2. Stop asking Wendler stupid questions on online forums.  You are only embarassing yourself.  If you cannot answer every possible 5/3/1 question with this blog post and google, then buy the book.  If you still have questions, you are too dumb and should not under any circumstances be allowed in a dangerous place like a gym.

3. Stop classifying 5/3/1 as an “advanced program”  That means you, lift.net.

4. Stop riding Wendler’s cock. This means you, T-nation.  Some jabroni invented a mod of 5/3/1 called  8/5/3, (or 8/6/3, i can’t care) .  The T-nation editor prefaced the article about this program  with this asinine quote: “The author has monkeyed with one of the greatest training programs of all time. Should we allow him to live?”  This goes double for his internet fan club at that site and elsewhere.  If you are gay, that is fine.  That is a personal preference, not a reason to choose a training protocol.

5. The book is 97 pages and apparently sells for 24.99.  Some of the pages are blank.  So the picture of Wendler and his son cost you more than a quarter.  The pages of people saying how good the program is cost you $1.75

6.  Please under no circumstances attempt to justify any of the above criticism by saying that “Beyond 5/3/1″ is better and people should spend more money on that.

7. Summary of summaries: The 5/3/1 program is adequate.  But in no way innovative.

4 thoughts on “Why 5/3/1 Sucks

  1. this was a funny post. also, it carries some truth along with the humor.

    of course wendler wants to make a buck where he can. namely, by writing an e-book and selling it to people like me: someone who wants to be strong but lacks the knowledge or intelligence to make their own program. a program that actually makes them stronger, that is. I do not hold that against him, and neither do you, it seems.

    what I would like to add on the plus side is that wendler seems to have a low tolerance for bullshit. this, I would say, is his biggest strength (pun intended, oh yes).

    • Greetings, my Swedish friend. Glad you liked the post. I see you are getting results from 5/3/1. Which is good – you are the target audience.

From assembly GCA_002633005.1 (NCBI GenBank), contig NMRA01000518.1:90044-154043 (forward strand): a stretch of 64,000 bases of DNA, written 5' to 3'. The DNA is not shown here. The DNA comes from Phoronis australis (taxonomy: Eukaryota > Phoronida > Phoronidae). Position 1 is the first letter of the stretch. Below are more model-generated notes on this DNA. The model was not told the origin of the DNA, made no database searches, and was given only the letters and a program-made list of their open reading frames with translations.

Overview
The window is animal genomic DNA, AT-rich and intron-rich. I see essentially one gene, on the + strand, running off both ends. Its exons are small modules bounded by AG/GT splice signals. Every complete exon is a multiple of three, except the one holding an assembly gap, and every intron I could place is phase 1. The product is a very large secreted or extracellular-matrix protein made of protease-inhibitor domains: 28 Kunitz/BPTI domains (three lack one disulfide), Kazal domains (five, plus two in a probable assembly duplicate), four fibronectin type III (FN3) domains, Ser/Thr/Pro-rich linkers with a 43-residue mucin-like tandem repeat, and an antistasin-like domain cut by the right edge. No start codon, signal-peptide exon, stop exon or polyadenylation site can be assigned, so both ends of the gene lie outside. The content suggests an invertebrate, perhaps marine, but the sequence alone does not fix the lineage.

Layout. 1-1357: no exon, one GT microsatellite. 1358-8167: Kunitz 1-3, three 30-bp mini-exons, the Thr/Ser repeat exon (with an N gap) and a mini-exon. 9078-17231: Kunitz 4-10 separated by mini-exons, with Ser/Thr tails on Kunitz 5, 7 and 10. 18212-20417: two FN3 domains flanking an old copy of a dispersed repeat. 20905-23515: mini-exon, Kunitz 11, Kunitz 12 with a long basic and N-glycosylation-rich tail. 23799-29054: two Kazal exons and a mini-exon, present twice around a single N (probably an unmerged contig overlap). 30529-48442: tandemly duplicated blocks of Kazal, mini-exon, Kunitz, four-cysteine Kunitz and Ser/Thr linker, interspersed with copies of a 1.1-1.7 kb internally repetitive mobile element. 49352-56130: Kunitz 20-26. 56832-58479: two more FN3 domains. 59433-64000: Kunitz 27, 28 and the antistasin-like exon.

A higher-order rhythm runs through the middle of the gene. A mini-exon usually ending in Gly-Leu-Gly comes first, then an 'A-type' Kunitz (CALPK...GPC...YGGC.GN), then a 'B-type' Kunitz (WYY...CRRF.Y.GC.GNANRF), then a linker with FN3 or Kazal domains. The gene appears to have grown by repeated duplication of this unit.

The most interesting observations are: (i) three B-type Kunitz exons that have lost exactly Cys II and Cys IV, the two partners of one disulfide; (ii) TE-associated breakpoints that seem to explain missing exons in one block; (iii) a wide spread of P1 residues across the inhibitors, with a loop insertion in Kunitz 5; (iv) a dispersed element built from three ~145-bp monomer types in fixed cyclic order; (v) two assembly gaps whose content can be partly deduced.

To clarify, in cultural terms that you will relate to, Hrothgar and his men trained 5/3/1. Beowulf also started out with a basic program. But after a year or so, Hygelac switched him to something more advanced. (Grendel took too many anabolics – which strengthen the muscles, but leave the tendons weak)

      • the cultural reference gets an a for effort. using the characters from “the long ships” would be very impressive, though. :-)

        just out of curiosity I wonder: at what point, roughly, in your training did you switch from BFS to something else? and can this something else be a template be something from westside?

        for me personally, I feel that 5/3/1 still has plenty to offer with regards to strength development.

  2. @lyfta (I can’t figure out how to reply to a reply). I will check out “the long ships”. I studied Beowulf and Old English for 2 semesters. I have all my training logs and will have to look back to see. I personally have done westside program 2x for about a year each time and got almost nothing out of it. More about this in a blog post, but this is basically the same thing I will say: http://www.jtsstrength.com/articles/2013/05/29/west-of-westside/

    I switched when BFS stopped working. Which is when you should stop 5/3/1. I am looking forward to an archealogical/statistical study of my training. I do believe I made good progress on a HIT-type program at one point. Not the Mentzer “forced reps every 2 weeks” or the Darden “slow motion for weak muscles” programs, as those are rightfully mocked as gibberish. But on a Leistner/Kubik type of routine: “Squat a big weight for a lot of reps. Press a big weight for a lot of reps. Chinup/dip a lot. Deadlift a big weight for a lot of reps. Farmers Walk. Vomit!”

    I hope my next few blog posts will be useful to you.